Soil carbon sequestration in prairie grasslands increased by chronic nitrogen addition

Dario A. Fornara, David Tilman, B. Z. Houlton

Research output: Contribution to journalArticlepeer-review

90 Scopus citations

Abstract

Human-induced increases in nitrogen (N) deposition are common across many terrestrial ecosystems worldwide. Greater N availability not only reduces biological diversity, but also affects the biogeochemical coupling of carbon (C) and N cycles in soil ecosystems. Soils are the largest active terrestrial C pool and N deposition effects on soil C sequestration or release could have global importance. Here, we show that 27 years of chronic N additions to prairie grasslands increased C sequestration in mineral soils and that a potential mechanism responsible for this C accrual was an N-induced increase in root mass. Greater soil C sequestration followed a dramatic shift in plant community composition from native-speciesrich C4 grasslands to naturalized-species-rich C3 grasslands, which, despite lower soil C gains per unit of N added, still acted as soil C sinks. Since both high plant diversity and elevated N deposition may increase soil C sequestration, but N deposition also decreases plant diversity, more research is needed to address the long-term implications for soil C storage of these two factors. Finally, because exotic C3 grasses often come to dominate N-enriched grasslands, it is important to determine if such N-dependent soil C sequestration occurs across C3 grasslands in other regions worldwide.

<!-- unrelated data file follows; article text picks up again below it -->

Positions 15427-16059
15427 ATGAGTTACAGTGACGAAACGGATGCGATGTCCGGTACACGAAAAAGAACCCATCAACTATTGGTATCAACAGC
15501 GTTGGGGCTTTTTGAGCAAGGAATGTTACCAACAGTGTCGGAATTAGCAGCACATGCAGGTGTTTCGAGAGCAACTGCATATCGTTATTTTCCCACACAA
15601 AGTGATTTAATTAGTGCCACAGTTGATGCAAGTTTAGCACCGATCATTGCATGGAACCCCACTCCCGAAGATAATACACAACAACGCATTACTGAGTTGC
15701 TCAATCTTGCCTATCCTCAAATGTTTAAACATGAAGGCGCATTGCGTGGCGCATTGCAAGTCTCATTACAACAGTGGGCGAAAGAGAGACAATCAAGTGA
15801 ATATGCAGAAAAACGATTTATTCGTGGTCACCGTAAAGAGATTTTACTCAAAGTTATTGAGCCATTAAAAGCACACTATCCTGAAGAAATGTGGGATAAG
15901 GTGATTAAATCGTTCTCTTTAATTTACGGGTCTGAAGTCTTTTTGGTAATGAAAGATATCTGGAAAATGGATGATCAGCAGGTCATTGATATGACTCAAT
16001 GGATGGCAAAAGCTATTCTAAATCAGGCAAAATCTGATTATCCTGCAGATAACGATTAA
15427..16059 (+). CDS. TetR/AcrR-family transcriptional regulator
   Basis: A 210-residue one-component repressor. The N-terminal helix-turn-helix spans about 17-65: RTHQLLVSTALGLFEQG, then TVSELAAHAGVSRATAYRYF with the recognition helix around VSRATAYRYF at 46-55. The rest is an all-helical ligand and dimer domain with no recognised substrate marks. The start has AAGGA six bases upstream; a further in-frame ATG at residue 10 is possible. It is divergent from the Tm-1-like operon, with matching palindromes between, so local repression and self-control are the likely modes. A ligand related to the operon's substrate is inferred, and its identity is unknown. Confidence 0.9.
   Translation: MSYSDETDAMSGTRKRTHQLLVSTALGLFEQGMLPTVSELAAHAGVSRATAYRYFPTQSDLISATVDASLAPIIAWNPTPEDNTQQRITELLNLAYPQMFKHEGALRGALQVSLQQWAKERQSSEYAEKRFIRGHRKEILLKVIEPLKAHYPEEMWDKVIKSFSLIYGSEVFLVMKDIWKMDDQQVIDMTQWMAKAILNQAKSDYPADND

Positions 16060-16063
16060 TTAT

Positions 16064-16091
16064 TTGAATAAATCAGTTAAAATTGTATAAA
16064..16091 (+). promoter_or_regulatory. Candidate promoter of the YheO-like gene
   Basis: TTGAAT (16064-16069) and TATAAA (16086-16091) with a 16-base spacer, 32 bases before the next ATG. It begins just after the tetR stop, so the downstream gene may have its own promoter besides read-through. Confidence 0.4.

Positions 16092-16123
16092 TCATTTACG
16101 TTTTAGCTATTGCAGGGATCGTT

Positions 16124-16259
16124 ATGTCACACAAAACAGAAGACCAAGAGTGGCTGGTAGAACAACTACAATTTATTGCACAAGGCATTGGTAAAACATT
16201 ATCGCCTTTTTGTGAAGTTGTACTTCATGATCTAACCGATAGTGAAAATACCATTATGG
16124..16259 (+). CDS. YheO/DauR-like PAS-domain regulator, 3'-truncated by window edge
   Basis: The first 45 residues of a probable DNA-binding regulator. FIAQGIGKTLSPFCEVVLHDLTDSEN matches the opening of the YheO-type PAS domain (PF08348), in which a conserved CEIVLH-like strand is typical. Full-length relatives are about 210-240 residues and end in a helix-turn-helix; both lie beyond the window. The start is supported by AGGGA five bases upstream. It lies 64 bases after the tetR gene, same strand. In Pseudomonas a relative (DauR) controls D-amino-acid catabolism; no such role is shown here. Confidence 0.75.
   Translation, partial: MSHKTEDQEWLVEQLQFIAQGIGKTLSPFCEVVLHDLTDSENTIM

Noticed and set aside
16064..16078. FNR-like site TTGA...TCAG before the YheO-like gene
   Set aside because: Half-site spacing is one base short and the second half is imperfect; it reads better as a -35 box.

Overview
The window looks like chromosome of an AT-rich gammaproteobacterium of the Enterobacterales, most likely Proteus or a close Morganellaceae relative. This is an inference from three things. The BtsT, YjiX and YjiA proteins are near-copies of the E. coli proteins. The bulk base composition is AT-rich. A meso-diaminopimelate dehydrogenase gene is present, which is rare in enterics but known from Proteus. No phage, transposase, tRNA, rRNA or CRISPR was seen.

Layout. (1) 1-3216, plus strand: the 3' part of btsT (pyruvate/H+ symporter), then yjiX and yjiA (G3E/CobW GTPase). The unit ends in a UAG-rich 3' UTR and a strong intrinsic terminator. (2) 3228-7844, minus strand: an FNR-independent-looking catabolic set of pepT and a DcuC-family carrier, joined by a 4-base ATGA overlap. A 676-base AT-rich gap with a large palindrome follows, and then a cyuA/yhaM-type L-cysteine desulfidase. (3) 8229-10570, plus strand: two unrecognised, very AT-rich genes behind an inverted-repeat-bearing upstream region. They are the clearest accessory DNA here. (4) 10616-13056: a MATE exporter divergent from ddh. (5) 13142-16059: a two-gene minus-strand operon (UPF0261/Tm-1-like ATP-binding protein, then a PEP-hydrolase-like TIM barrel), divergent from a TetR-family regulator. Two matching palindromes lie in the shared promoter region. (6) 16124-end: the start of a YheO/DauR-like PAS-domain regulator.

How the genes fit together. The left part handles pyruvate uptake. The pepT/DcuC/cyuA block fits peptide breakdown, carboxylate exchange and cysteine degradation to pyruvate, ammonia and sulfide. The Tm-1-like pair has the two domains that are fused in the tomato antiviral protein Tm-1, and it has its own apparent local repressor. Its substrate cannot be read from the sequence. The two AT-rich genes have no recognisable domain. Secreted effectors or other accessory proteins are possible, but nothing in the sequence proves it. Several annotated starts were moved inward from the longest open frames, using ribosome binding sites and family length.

Original languageEnglish (US)
Pages (from-to)2030-2036
Number of pages7
JournalEcology
Volume93
Issue number9
DOIs
StatePublished - Sep 2012

Keywords

  • Biodiversity
  • C grasses
  • C grasses
  • Ecosystem functioning
  • Ecosystem services
  • Fire
  • Nitrogen deposition
  • Root mass
  • Soil carbon sequestration

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